New Host for my Lab!

I recently picked up a new host to add to my home lab.  For years, I’ve been running VMWare ESXi/VSphere on a single node. Recently the RAM utilization was starting to creep up to the point where I couldn’t squeeze any more VMs on it. I started out on a month long deal-hunt to find something that would work for me.

My requirements were:

  • Cheap (like real cheap!) <$300 preferred
  • Relatively modern CPU architecture (at least 4-cores, 8 logical)
  • Power Bill Friendly (Energy Efficiency for performance)
  • Preferably rack mounted
  • At least  32GB of RAM
  • Quiet if possible!
  • Some type of remote management
  • Support for remote monitoring (SNMP/iDRAC/etc).
  • Dual GB NIC with room to add a NIC card

I ended up scoring a used Dell R210ii.  This ticked off nearly everything on the list.  Here are the specs!

  • Intel Xeon Quad Core E3-1240 v2 3.4GHz
  • 32GB DDR3 1600MHz (Maxed out)
  • 240GB SSD
  • Dell iDRAC 6
  • Dual GB NIC + Management port

All in shipped price of $285

Read more… Pictures included!
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The easy way to pull UPS statistics using CyberPower Panel

Since setting up my Grafana panel, one thing that has been bugging me is that I had to modify the “vanilla” Cyberpower Panel software with pwrstat to pull the statistics I wanted. Not only was I concerned with conflicts with the actual shutdown software, but I didn’t want to introduce a forced post-process after upgrading the panel in the future. A redditor recommended that I check out init_status.js on the Cyber Power Panel, to see if I could potentially pull data from there instead of from pwrstat as my previous script had been doing.

http://<your CPP IP>:3052/agent/ppbe.js/init_status.js

You get an output like this

var ppbeJsObj={"status":{"communicationAvaiable":true,"onlyPhaseArch":false,"utility":{"state":"Normal","stateWarning":false,"voltage":"122.0","frequency":null,"voltages":null,"currents":null,"frequencies":null,"powerFactors":null},"bypass":{"state":"Normal","stateWarning":false,"voltage":null,"current":null,"frequency":null,"voltages":null,"currents":null,"frequencies":null,"powerFactors":null},"output":{"state":"Normal","stateWarning":false,"voltage":"122.0","frequency":null,"load":10,"watt":90,"current":null,"outputLoadWarning":false,"outlet1":null,"outlet2":null,"activePower":null,"apparentPower":null,"reactivePower":null,"voltages":null,"currents":null,"frequencies":null,"powerFactors":null,"loads":null,"activePowers":null,"apparentPowers":null,"reactivePowers":null,"emergencyOff":null,"batteryExhausted":null},"battery":{"state":"Normal, Fully Charged","stateWarning":false,"voltage":"24.0","capacity":100,"runtimeFormat":0,"runtimeFormatWarning":false,"runtimeHour":1,"runtimeMinute":1,"chargetimeFormat":null,"chargetimeHour":null,"chargetimeMinute":null,"temperatureCelsius":null,"highVoltage":null,"lowVoltage":null,"highCurrent":null,"lowCurrent":null},"upsSystem":{"state":"Normal","stateWarning":false,"temperatureCelsius":null,"temperatureFahrenheit":null,"maintenanceBreak":null,"systemFaultDueBypass":null,"systemFaultDueBypassFan":null},"modules":null,"deviceId":1}};

Well look at that! There’s pretty much everything I ever wanted, in a completely open format that does not require ANY login. Guess it’s time to dust off vi and get to bashing this. One COULD go the route of installing a JSON parser, but if you look closely, the output isn’t exactly perfect JSON. Either way, why institute the overhead when you could simply grep what you want. So without further ado, here’s how I did just that.

First you want to pull the status page into a variable

cpp_json_data=$(curl http://<your CPP IP>:3052/agent/ppbe.js/init_status.js)

Then you’ll want to parse what you want with grep like this:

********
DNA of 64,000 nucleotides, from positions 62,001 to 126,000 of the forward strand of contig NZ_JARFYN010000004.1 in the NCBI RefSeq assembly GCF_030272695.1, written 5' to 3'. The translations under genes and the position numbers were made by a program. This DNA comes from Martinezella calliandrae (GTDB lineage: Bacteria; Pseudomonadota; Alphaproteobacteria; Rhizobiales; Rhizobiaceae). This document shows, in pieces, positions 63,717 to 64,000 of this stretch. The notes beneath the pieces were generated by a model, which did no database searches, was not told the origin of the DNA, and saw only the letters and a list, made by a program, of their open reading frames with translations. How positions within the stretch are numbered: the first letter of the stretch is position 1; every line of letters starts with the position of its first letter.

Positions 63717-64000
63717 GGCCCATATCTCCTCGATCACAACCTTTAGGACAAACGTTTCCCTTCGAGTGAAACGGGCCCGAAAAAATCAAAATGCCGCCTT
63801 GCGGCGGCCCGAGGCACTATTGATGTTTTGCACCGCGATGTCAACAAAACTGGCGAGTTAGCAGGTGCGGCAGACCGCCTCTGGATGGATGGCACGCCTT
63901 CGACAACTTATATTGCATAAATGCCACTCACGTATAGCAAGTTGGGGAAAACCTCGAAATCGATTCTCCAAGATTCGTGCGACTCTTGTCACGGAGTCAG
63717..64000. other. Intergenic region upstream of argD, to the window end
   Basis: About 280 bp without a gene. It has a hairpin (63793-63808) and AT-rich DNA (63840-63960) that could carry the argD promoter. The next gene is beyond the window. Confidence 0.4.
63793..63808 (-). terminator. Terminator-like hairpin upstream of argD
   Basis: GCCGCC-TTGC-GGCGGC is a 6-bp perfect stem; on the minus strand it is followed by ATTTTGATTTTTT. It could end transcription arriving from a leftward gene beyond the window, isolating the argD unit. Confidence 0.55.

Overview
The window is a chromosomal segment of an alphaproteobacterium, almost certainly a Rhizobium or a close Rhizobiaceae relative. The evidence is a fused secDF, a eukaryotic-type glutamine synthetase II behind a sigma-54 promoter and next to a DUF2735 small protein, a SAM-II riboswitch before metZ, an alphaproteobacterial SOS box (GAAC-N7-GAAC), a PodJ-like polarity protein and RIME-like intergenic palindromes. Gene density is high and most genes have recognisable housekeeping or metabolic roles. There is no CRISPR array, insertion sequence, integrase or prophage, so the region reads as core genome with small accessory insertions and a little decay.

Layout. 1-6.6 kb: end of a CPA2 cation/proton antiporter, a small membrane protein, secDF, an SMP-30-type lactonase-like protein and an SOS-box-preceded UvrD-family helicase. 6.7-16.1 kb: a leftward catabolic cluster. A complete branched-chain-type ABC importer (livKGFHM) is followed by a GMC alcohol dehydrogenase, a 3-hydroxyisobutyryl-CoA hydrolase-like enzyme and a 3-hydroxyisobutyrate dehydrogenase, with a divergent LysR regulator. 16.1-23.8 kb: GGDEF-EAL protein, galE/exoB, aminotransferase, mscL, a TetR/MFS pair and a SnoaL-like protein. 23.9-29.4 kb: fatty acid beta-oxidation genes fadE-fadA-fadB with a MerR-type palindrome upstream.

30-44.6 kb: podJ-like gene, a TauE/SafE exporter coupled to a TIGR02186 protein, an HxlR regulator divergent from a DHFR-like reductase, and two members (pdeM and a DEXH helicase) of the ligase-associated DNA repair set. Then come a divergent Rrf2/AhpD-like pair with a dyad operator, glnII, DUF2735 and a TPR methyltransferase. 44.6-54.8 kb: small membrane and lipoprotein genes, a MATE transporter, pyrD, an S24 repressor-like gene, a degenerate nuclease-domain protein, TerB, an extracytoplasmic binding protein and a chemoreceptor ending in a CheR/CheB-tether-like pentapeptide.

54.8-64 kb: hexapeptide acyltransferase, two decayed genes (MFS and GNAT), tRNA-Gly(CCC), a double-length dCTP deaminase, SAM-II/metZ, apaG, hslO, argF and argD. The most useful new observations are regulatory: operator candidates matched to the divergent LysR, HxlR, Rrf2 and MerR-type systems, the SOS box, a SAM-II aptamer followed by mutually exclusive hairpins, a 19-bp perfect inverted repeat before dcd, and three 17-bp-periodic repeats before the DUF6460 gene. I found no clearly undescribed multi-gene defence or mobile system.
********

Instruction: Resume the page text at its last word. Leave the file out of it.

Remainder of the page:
#input voltage
cpp_involts=$(echo $cpp_json_data |\
grep -oP '(?<="voltage":")[^."]*' | head -1)
#battery voltage
cpp_battvolts=$(echo $cpp_json_data |\
grep -oP '(?<="voltage":")[^."]*' | tail -1)
#Load(Watts)
cpp_loadwatt=$(echo $cpp_json_data |\
grep -oP '(?<="watt":)[^,]*' | head -1)
#Capacity %
cpp_capacity=$(echo $cpp_json_data |\
grep -oP '(?<="capacity":)[^,]*' | head -1)
#Runtime
runtimeHour=$(echo $cpp_json_data |\
grep -oP '(?<="runtimeHour":)[^,]*' | head -1)
runtimeMinute=$(echo $cpp_json_data |\
grep -oP '(?<="runtimeMinute":)[^,]*' | head -1)
cpp_runtime=$(($runtimeHour*60*60+$runtimeMinute*60))
#Load %
cpp_loadpercent=$(echo $cpp_json_data |\
grep -oP '(?<="load":)[^,]*' | head -1)

What you see here, is that we request the CPP page with the “JSON”-like data. The rest of the commands are simply parsing that data to pull out the numbers I wanted to plug into my influxdb. This turned out to be infinitely easier than doing it the other method, and easy to maintain going forward. I’ve since updated my upsmon.sh script to incorporate this function, which competely eliminates the need to have the cpupssmon.sh script I previously had running on the CPP instance.

Note: As with my other scripts, you’ll need to use a version of grep that supports regular expressions (the -P flag). The default in Ubuntu supports this. OSX does not, but a simple brew will get you the grep you’re looking for :). Alternatively you could use awk, or perl if you are fancy!

There you have it, a completely transparent modification

grafana_power

Here is the new upsmon.sh script
Here are the changes made to upsmon.sh

Let me know what you think, or if you have any suggestions for improvement! Happy labbin.

Setup a wicked Grafana Dashboard to monitor practically anything

I recently made a post on Reddit showcasing my Grafana dashboard. I wasn’t expecting it to really get any clicks, but as a labor of love I thought I’d spark the interest of a few people. I got a significant amount of feedback requesting that I make a blog post to show how I setup the individual parts to make my Grafana dashboard sparkle.

Let’s start with the basics.  What the heck is Grafana?  Well this image should give you an idea of what you could be able to make, or make better with Grafana.

grafdashboard

I use this single page to graph all my the statistics I care about glancing at in a moment’s notice.  It allows me to see a quick overview of how my server is doing without having to access five or six different hosts to see where things are at.  Furthermore, it graphs these over time, so you can quickly see how your resources are managing the workload you have on the server at any given point.  So if you’re sold – let’s get started!  There is a lot to cover, so I’ll start with laying out the basics to help new users understand how it all ties together.